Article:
• poor video specs compared with peers and likely to have much more rolling shutter than the Sony a9 full frame mirrorless camera or the latest cropped sensor cameras
  • pixel density is now approaching Micro Four Thirds system levels this has ramifications for diffraction limitation at smaller apertures
  • very large file sizes means storage issues and very slow and frustrating post-processing
    • uncompressed RAW = 124Mb!
    • compressed lossy RAW = 62Mb when this is opened in Affinity Photo and saved as an Affinity format to keep your edits with ONLY ONE LAYER you hit around 450MB that is almost half a Gb per edited image and you haven't even started doing layers!!
    • 16 shot 240mp HiRes image = 2Gb!
  • Sony compressed RAW loses image quality
    • apparently uses a 12bit sensor readout instead of 14 bit (this also allows 10fps burst instead of only 6fps burst and one probably only benefits from 14bit data when shooting at base ISO)
    • apparently then applies a compression tone curve to get to an 11bit space and a further lossy mapping process which not only reduced dynamic range but also can add artifacts around high contrast edges in particular thanks to the use of 16-pixel blocks 1)
    • you can though use a desktop file compression app to substantially reduce file size, or you can convert to apparently lossless compressed DNG format on your computer.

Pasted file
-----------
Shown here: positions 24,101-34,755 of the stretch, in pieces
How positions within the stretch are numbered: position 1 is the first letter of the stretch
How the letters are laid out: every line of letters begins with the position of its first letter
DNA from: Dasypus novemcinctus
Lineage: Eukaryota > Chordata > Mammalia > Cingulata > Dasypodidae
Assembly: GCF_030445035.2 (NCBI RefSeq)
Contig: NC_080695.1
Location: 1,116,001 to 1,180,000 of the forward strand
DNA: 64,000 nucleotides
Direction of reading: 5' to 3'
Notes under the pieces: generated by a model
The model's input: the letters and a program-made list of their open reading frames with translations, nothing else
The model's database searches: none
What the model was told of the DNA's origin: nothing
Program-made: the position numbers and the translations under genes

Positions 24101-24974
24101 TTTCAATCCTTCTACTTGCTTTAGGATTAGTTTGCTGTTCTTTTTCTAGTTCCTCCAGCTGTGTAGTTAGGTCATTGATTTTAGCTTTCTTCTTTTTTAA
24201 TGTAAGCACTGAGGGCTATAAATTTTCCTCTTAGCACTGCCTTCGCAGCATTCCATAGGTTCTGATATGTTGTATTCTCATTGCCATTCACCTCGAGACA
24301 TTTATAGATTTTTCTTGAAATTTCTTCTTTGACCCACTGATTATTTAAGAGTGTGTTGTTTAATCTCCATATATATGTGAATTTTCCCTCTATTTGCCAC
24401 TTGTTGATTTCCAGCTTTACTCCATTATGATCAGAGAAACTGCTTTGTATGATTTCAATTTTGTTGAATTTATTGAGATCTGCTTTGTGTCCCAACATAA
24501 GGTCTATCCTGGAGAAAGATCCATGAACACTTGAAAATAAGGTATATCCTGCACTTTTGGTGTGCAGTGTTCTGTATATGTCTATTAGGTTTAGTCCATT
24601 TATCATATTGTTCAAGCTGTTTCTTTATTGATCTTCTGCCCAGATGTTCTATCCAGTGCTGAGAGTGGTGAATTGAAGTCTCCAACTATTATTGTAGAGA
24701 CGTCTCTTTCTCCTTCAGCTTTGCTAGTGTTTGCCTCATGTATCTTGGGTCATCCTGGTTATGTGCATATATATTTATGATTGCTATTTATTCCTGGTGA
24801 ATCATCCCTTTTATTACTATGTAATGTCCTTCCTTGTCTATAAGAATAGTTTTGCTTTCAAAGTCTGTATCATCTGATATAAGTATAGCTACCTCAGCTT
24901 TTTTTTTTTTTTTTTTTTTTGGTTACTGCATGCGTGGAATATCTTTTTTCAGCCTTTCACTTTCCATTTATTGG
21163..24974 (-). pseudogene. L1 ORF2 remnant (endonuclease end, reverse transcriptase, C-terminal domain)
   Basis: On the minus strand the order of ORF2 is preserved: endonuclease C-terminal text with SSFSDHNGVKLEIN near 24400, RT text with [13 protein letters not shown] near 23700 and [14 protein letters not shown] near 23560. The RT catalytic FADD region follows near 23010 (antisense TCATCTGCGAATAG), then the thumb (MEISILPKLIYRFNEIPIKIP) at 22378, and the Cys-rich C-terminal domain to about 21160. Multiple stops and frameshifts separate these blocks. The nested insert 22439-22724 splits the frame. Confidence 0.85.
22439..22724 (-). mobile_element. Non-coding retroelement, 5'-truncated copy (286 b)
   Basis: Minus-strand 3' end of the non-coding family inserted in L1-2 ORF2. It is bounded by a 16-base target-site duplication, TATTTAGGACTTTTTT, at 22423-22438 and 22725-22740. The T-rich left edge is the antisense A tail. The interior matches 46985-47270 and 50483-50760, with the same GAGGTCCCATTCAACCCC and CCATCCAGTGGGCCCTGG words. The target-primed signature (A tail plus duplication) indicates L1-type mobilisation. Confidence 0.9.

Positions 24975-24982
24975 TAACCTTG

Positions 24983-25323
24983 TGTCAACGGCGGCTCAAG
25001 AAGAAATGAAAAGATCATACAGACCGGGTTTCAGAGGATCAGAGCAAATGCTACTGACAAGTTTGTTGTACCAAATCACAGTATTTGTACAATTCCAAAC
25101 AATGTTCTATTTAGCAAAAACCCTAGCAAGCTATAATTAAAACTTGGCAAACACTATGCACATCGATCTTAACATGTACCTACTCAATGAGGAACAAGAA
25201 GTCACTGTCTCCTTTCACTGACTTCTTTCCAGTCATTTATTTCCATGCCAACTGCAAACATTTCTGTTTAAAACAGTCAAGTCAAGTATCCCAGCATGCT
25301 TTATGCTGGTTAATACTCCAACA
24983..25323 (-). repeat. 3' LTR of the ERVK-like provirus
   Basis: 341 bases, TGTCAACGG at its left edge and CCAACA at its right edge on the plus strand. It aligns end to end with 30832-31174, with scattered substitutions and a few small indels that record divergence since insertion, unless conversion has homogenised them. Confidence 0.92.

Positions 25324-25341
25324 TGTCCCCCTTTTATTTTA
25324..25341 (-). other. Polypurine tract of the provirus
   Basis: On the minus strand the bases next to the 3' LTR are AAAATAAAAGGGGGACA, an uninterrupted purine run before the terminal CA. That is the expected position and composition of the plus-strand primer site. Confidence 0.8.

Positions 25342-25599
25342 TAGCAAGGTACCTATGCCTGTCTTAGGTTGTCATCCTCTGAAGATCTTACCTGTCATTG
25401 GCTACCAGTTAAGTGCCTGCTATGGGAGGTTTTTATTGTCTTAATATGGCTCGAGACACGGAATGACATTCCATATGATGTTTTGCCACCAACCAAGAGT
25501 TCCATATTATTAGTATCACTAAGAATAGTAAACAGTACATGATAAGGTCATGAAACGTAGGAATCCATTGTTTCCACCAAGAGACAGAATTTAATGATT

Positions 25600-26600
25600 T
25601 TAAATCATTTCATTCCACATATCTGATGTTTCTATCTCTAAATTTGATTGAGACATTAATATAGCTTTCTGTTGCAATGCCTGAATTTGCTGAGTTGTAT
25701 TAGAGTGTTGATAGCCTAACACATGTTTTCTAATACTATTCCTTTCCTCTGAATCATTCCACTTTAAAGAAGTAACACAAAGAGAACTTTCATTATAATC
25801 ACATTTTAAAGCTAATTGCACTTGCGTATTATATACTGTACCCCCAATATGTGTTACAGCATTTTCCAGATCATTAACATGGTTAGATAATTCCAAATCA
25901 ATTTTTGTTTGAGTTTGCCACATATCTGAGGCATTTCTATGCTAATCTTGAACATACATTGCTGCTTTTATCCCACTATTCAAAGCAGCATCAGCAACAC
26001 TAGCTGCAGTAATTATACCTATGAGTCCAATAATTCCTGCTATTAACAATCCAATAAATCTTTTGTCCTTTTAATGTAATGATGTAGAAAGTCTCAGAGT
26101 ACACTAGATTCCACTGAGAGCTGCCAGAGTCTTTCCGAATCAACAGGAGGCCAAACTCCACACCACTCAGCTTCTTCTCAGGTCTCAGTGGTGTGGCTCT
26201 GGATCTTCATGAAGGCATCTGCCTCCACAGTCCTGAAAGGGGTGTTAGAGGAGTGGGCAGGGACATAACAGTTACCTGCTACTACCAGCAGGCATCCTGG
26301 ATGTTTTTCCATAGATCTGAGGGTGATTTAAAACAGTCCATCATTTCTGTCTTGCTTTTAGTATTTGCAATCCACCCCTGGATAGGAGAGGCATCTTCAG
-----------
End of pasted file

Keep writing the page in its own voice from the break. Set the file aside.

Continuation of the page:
• each image takes about 1 sec to save to the memory card, so your 6secs of 10fps burst will mean 60 secs of writing them to the card and that is likely to mean the camera is not operational until it completes this
  • at the cost of this large file size, you are not even going to get that 61mp detail if you shoot with older lenses, you have camera shake or you shoot at higher ISO
  • no lossless RAW compression
  • no ability to use a lower resolution mode without resorting to cropping
  • to get 10fps RAW burst you need to shoot in compressed RAW, or you can shoot in uncompressed RAW at APS-C crop mode
  • menu has not been improved
  • tilting LCD not swivel and the touch screen functionality is still very limited
  • PDAF does not cover the full sensor (except in APS-C mode)but much better than a7RIII
  • no electronic faster burst modes - this is probably due to slow sensor readout and significant rolling shutter
  • still “eats” stars due to spatial filtering as with the Sony a7R III full frame mirrorless camera and Sony a7 III full frame mirrorless camera - see https://blog.kasson.com/a7riv/sony-a7riv-raw-spectra-vs-shutter-speed/, but it is probably not a big enough issue unless you are shooting for science in which case you probably should be using a dedicated cooled camera anyway

firmware updates

  • version 1.10
    • Dec 2019
    • Enables use of “My Menu” to save or load custom camera settings
    • Adds the “External Flash Set” function to allow to configure the settings of an attached flash or wireless radio commander directly from the camera.
    • Improves the overall stability of the camera

HiRes mode

Reviews

photo/sonya7riv.txt · Last modified: 2020/01/29 23:42 by gary1